Canon PowerShot S120 review: Pocket marvel?

56
DxOMark Sensor

Introduction

Canon’s update to the popular, pocket-friendly PowerShot S100 series see this year’s model, the S120, relatively unchanged save for a few minor updates. The most significant of these is a slight increase in lens brightness from f2.0-5.9 to f1.8-5.7, and bringing the S120 into line with rival high-end compacts using the relatively small 1/1.7-inch CMOS sensor. Other enhancements include, faster autofocus says Canon, along with a higher resolution rear touch screen (with AF control during video), improved WiFi connectivity, and a new 60p option for HD Video capture.

Key specifications:

  • 12.2-Mpix 1/1.7-inch type CMOS Sensor
  • DIGIC 6 image processor
  • 24-120mm (35mm Equivalent) f1.8-5.7 optical zoom Lens-Shift IS (Image Stabilization)
  • 3.0″ 922k-Dot LCD touch screen
  • Full HD 1080p Video Recording at 60 fps
  • Full Manual Control and RAW File Support

In our tests, the PowerShot S120 attained a DxOMark Sensor score of 56 points, and slightly higher than expected for a camera like this. Scores are just ahead of the Nikon P7800. The Canon has nearly identical color depth but a fraction wider dynamic range (at base) and slightly better low-light scores. In real world use there would be very little between them on image quality, though difference in the low-light performance may just be noticeable to the trained eye.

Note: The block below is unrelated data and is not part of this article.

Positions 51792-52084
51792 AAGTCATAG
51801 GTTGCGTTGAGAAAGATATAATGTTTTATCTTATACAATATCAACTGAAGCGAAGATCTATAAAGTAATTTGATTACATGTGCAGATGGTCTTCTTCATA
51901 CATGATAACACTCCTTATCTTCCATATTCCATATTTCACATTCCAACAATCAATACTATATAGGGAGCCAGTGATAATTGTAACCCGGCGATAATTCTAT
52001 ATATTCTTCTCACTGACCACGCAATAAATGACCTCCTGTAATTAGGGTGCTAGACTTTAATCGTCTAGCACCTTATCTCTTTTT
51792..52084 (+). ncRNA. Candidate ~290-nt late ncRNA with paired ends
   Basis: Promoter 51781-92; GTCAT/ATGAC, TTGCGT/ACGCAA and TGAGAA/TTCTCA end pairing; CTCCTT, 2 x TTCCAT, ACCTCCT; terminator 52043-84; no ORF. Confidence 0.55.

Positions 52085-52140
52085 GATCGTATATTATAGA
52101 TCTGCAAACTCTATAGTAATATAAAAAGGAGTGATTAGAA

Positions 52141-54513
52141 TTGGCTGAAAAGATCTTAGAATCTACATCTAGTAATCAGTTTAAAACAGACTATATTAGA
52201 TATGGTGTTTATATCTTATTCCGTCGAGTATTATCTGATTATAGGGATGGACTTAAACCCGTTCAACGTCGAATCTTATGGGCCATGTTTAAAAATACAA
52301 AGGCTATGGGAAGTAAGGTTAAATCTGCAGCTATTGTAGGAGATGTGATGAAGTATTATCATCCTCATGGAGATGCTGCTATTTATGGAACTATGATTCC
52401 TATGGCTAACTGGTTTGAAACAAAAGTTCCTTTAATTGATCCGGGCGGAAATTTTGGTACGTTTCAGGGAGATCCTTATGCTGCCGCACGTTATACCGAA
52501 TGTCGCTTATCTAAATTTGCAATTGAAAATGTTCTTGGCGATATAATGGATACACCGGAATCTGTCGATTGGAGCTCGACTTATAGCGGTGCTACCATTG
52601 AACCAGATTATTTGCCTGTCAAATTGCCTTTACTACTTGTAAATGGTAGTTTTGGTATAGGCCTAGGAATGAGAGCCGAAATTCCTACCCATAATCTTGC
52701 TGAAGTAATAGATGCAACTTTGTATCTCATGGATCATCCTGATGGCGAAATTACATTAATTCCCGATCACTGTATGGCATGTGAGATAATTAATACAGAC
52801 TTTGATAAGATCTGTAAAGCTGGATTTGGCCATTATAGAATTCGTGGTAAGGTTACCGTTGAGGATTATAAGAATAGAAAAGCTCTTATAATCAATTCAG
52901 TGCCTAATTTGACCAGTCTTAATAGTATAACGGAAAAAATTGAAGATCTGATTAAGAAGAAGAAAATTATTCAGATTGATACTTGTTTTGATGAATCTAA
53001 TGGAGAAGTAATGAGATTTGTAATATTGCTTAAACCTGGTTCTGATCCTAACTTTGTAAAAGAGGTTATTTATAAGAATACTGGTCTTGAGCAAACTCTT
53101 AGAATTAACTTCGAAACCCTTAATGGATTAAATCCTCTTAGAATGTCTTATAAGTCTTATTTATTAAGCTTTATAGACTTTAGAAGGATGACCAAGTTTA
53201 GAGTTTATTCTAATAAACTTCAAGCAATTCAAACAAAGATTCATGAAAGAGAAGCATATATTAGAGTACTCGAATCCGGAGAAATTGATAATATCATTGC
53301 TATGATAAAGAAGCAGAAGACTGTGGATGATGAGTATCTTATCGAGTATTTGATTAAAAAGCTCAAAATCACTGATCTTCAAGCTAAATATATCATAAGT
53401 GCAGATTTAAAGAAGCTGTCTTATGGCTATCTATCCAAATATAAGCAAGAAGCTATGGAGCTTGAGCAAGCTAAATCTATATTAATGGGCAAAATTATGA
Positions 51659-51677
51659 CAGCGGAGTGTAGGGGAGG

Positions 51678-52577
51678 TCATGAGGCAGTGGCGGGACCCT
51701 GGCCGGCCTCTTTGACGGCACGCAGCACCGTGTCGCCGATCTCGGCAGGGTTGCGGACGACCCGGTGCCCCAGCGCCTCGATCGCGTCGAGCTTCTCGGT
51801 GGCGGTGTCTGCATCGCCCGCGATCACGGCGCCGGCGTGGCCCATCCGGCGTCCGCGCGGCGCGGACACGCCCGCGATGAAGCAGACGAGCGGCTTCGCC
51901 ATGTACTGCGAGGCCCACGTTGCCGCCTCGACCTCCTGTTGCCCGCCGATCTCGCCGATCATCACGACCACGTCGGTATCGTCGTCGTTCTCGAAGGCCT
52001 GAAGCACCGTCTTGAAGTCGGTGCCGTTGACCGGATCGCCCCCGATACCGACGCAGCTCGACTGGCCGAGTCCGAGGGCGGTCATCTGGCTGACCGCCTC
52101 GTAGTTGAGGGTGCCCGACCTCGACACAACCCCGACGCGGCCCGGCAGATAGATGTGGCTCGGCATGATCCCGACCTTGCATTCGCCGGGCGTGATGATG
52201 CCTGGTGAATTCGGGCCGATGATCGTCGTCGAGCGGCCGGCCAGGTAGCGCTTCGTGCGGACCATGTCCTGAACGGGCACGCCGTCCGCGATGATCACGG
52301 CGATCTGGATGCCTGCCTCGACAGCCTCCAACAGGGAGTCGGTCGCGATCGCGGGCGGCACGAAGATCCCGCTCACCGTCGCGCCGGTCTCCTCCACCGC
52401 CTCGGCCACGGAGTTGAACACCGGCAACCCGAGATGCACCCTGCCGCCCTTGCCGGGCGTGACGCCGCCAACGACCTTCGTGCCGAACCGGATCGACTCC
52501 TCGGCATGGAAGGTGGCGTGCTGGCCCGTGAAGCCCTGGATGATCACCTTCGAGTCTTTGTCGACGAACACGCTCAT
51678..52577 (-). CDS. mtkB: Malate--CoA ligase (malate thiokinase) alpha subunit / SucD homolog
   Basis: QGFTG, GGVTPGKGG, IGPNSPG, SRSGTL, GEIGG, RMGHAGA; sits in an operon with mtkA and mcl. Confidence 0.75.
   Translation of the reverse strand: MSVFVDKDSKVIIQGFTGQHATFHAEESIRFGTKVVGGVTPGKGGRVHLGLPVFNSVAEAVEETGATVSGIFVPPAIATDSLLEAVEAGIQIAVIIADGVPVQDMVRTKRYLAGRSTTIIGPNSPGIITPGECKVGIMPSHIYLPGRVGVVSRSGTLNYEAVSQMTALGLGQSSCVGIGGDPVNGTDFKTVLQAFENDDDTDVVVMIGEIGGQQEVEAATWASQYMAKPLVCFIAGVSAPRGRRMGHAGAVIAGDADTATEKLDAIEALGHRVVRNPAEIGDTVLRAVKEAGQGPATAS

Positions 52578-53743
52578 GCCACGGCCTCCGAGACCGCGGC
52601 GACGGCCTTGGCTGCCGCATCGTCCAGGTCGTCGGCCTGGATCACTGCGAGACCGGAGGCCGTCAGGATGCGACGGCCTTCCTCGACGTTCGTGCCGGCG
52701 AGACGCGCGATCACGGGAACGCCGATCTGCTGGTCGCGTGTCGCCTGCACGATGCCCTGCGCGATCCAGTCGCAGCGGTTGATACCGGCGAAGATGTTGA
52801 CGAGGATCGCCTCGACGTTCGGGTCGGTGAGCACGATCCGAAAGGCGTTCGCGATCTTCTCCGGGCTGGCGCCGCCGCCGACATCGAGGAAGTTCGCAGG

Canon PowerShot S120 Versus Canon PowerShot G16

Compared to firm’s PowerShot G16, which shares a number of core technologies but competes with the Nikon P7800, the S120 actually is marginally ahead in our rankings.  In every-day picture taking, all three models have fundamentally the same image quality.

Canon PowerShot S120 Versus Panasonic LUMIX DMC-LF1 Versus Nikon Coolpix P330: Serious Challenger

Compared with the new EVF-equipped Lumix DMC-LF1 from Panasonic and the Nikon Coolpix P330, the Canon is ahead in the rankings but the difference would barely be noticeable between it and the Nikon. Even with 4 points over the Panasonic, the Canon has around a +1/3rd of a stop improvement in IQ in total and the same +1/3 stop advantage in color depth, and dynamic range. 

As a highly portable model with well-balanced spec, the $449 PowerShot S120 has a great deal of appeal. And it compares well with rival offerings in terms of capabilities and image quality. Being very slightly ahead of the curve in each of the metrics, Canon has wrung every possible improvement in image quality it could make from the sensor.